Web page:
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Health Care Without Harm (HCWH) Europe 1 Rue de la Pépinière, 1000 Brussels, Belgium

MECAHF Project

The MECAHF (Modèle d’Économie Circulaire Alimentaire pour les Hôpitaux Français) project was developed by Health Care Without Harm (HCWH) Europe in collaboration with the Centre Hospitalier de Niort (CH Niort) in France. The project ran from 2018-2021 and aimed to increase the purchase of healthy and sustainable food products and raise awareness about food waste amongst patients and health professionals.

Purpose and aims

The project was established to assess food waste throughout the supply chain of CH Niort: procurement, preparation, consumption, and disposal. Through this project, the hospital aimed to tackle food waste and reinvest savings into the local economy through the purchase of more local and organic products.

The aims of the project were to:

  • Develop and implement a ‘circular economy’ model for food at CH Niort
  • Analyse and reduce food waste at the hospital
  • Purchase more local and organic products

This project aimed to reduce food waste by 20% in three years, and increase the proportion of healthy and sustainable food as part of the overall procurement by at least 10% at CH Niort

CH Niort

Project activities:

  1. Develop a preliminary patient survey about hospital food services
  2. Measure the quantity of food wasted post-consumption in both the kitchen and cafeteria
  3. Analyse hospital purchases assessing which products can be substituted, to gradually move towards more fresh, local, and organic food
  4. Identify and engage with a network of local and organic farmers
  5. Evaluate progress and identify opportunities to scale-up initiatives to other institutions across France and Europe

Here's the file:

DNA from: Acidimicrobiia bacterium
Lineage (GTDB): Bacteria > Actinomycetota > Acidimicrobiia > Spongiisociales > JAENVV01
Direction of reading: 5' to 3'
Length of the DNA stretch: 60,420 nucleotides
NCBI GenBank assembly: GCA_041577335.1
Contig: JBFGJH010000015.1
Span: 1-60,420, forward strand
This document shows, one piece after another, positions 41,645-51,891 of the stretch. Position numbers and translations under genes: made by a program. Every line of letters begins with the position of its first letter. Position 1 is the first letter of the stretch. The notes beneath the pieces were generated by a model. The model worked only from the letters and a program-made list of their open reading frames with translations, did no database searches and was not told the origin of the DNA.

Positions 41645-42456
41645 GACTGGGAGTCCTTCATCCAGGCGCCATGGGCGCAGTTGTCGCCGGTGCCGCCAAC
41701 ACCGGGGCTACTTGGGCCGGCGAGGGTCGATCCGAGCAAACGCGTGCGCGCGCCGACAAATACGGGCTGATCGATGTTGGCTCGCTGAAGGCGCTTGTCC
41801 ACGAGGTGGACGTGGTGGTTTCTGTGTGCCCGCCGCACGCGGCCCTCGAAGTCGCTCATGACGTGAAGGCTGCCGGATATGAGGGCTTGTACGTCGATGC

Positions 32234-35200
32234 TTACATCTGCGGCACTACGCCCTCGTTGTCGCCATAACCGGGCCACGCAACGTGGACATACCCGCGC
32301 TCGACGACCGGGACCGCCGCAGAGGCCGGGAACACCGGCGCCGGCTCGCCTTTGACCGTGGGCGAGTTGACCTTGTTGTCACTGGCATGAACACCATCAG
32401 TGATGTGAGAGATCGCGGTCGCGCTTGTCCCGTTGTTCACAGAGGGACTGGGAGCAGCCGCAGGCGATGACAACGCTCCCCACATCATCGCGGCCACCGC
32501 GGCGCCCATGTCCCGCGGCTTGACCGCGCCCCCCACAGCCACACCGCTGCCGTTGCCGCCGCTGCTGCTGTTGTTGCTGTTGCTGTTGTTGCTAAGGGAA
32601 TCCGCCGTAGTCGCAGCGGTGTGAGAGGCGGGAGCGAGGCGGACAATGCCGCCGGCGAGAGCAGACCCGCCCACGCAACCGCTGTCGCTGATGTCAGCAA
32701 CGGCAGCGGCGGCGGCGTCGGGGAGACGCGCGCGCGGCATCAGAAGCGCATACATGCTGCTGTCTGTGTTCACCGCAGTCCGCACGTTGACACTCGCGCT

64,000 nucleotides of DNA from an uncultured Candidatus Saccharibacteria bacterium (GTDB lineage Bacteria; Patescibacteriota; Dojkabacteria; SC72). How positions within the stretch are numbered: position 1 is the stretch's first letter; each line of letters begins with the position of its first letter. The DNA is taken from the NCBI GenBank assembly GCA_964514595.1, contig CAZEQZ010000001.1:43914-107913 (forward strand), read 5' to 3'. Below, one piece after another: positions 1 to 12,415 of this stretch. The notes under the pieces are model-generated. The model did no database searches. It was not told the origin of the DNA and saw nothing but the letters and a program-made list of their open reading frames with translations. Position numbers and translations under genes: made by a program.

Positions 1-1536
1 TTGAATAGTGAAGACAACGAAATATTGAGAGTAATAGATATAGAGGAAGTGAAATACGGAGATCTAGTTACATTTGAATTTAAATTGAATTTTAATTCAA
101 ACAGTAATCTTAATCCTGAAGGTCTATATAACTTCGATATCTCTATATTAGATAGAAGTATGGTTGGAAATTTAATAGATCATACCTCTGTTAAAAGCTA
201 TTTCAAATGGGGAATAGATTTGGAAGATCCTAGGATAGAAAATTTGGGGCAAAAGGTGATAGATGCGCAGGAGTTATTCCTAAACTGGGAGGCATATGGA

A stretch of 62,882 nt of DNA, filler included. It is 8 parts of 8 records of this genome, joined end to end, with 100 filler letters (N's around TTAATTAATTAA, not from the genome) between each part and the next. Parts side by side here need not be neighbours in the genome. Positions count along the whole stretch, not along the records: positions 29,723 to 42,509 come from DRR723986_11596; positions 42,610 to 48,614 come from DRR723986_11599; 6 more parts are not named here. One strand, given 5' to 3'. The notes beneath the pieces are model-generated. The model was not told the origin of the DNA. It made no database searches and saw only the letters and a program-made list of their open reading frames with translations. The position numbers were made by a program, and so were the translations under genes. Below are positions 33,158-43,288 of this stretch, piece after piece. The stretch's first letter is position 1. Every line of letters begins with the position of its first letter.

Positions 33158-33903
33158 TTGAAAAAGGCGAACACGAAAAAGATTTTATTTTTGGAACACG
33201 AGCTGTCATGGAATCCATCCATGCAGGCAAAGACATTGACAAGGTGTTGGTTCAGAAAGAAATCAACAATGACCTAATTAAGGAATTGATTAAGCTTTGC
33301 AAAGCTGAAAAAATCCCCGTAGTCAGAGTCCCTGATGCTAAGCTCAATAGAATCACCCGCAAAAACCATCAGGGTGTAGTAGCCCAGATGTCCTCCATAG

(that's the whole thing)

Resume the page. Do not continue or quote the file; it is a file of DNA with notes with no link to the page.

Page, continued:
Challenges and opportunities

A starting point of the MECAHF project was the lack of available information and data about food procurement and food waste specifically within the healthcare sector. There is little information available about the costs or benefits of transitioning towards a circular economy – what we know, however, is that the European healthcare has massive purchasing power – the sector accounts for approximately 8% of the workforce and 10% of the GDP in Europe.

Some hospitals and healthcare systems are already aligning their public procurement strategies with sustainable food policies to provide more appetising and nutritious meals, whilst reducing food waste, reducing impact on society and the environment, and saving money.

Food should be an integral and important part of patients’ treatment and care, providing good quality, nutritious, and appetising food is indispensable for patients’ health and wellbeing. Sustainable food procurement should therefore be used as a precondition to reduce food waste and improve the recovery of patients – food should have the recognition it deserves and be considered as the best medicine of all.


You can read about the outcomes and achievements of the MECAHF project in the final project report.